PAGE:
~by Veronica Black
Recently, I have started meeting up with a few coworkers over lunch for a monthly mystery readers gathering. One of the series that has been making the rounds is Veronica Black's Sister Joan novels, the first of which is A Vow of Silence. Veronica Black is actually the pen name of Maureen Peters (who also wrote under the names Catherine Darby, Elizabeth Law, Judith Rothman, and Sharon Whitby), a fairly prolific author who first began publishing in the late sixties. The first book in the Sister Joan series was released in 1990 with the eleventh and final volume, A Vow of Evil, being published in 2004. Black's Sister Joan novels are probably the most popular of the works written by Peters.
Sister Joan is a nun of the Order of the Daughters of Compassion (a fictional Order, although partially based in reality, created by Black), having taken her final vows only two years previously. Even though her vocation was later than most, she is now thirty-five, she is still quite lively, good-humored, and a bit impulsive. At the beginning of A Vow of Silence, Sister Joan is sent by her prioress to the Order's convent in Cornwall to fill the opening left when a young nun unexpectedly dies and to act as the schoolteacher for the local children. But all is not as it seems at the new covenant. The Mother Prioress wears pink nail polish, an enthusiastic and devoted novice has mysteriously left the Order, and some of the traditions and teachings followed are unorthodox at best and verge on being heretical at worst. It's up to Sister Joan to try and figure out what exactly is going on at her new home.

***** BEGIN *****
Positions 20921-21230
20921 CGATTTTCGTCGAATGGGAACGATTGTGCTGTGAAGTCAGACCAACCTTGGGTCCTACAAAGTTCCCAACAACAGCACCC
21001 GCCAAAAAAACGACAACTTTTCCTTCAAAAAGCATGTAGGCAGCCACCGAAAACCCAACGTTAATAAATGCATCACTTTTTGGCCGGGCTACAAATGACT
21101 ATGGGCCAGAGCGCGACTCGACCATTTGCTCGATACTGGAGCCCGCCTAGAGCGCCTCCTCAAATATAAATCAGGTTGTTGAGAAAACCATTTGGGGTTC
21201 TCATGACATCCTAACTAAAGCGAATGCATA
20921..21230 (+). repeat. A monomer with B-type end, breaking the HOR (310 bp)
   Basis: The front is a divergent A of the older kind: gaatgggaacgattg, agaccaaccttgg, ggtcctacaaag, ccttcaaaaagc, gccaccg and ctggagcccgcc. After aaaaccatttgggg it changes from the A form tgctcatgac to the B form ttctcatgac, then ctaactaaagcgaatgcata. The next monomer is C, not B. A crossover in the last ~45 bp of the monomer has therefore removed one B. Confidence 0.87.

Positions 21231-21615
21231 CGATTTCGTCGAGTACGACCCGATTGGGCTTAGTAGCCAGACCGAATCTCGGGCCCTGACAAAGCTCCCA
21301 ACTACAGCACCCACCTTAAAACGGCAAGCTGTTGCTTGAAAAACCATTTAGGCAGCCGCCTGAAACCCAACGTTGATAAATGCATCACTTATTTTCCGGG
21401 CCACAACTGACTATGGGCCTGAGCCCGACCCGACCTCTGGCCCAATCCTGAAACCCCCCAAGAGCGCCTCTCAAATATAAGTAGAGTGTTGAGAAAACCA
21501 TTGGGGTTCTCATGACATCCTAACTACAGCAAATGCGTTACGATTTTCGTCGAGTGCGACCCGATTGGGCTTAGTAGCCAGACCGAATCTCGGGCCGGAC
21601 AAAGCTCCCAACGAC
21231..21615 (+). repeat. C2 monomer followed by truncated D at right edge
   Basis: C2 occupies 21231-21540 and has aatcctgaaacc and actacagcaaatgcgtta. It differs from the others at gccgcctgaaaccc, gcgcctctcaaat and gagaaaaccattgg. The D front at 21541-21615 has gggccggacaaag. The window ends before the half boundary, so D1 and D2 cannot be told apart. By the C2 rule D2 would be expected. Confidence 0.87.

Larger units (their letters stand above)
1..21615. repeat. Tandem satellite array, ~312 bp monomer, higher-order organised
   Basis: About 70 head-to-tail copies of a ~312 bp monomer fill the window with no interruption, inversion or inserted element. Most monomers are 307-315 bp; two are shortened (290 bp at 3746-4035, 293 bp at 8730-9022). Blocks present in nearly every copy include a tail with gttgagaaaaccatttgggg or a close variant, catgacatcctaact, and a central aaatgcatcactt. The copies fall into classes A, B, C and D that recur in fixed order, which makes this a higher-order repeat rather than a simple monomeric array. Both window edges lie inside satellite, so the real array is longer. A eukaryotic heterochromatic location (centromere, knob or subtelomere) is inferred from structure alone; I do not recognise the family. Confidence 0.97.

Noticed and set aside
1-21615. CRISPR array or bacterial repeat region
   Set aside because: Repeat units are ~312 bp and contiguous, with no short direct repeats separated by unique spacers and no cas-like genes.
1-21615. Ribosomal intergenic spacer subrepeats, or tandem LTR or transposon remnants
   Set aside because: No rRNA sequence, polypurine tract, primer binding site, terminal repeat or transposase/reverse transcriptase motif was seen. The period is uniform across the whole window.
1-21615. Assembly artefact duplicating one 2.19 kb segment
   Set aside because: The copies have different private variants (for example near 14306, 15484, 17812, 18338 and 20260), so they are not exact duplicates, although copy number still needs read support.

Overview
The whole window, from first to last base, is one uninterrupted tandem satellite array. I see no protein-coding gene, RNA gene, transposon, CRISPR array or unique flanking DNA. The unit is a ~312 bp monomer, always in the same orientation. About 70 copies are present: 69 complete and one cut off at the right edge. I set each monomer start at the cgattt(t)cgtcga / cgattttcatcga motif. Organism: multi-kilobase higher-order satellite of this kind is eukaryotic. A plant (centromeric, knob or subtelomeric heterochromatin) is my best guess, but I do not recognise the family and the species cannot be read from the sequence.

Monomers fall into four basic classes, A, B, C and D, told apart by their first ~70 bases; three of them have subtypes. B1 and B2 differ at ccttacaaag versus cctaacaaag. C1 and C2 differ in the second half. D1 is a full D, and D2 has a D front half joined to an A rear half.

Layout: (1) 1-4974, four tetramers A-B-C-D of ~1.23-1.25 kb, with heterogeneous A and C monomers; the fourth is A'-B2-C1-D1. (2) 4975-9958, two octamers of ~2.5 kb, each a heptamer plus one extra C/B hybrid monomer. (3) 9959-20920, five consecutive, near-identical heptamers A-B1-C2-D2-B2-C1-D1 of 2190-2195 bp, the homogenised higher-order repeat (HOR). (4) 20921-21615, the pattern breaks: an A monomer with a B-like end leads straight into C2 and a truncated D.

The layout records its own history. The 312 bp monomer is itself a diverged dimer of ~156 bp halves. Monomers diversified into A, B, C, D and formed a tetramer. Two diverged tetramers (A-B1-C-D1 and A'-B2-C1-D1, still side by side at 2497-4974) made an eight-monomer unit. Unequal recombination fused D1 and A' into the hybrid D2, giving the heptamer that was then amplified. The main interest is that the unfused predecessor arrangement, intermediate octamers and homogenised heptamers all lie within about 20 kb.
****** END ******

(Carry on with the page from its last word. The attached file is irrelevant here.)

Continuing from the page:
I wanted to like A Vow of Silence, I usually enjoy a bit of religion mixed in with my fiction when it is done intelligently (as it is here), but the book never quite captured me fully. One reason for this I think is due to its length--it is very difficult to fit in all the necessary background information needed when beginning a series in addition to the current mystery plot in such a short book. Sister Joan is a lovely and charming woman, and there is definitely more to her story than is hinted about. But, too much time was spent on these hints without really progressing the story or fully explaining her history, which is a pity. The writing itself seemed rather reserved or even formal, which is appropriate, but it comes across as being stilted in the long run and a wee bit awkward at times. The mystery part of the novel was a little strange since we don't even really know what the mystery actually is until it's mostly been solved; basically all that is know is that there may or may not be something strange going on a the Cornwall convent, and that that may or may not be a good or a bad thing.
I'm not sure if it was because I'm not Catholic, that the book was so short, or that I'm not shocked very easily, but I never really connected with A Vow of Silence which means I didn't really care much about the story. This is really quite a shame because Sister Joan is a very likeable character and the series has the potential to be quite charming. The book wasn't bad by any means, but it wasn't great either. If I didn't have so many books on my reading pile I might be tempted to give the next couple of books a try to see where the series goes, especially given how short they are. But ultimately, I probably won't be picking up A Vow of Chastity; while the series probably works for some people, I just don't think this one is for me.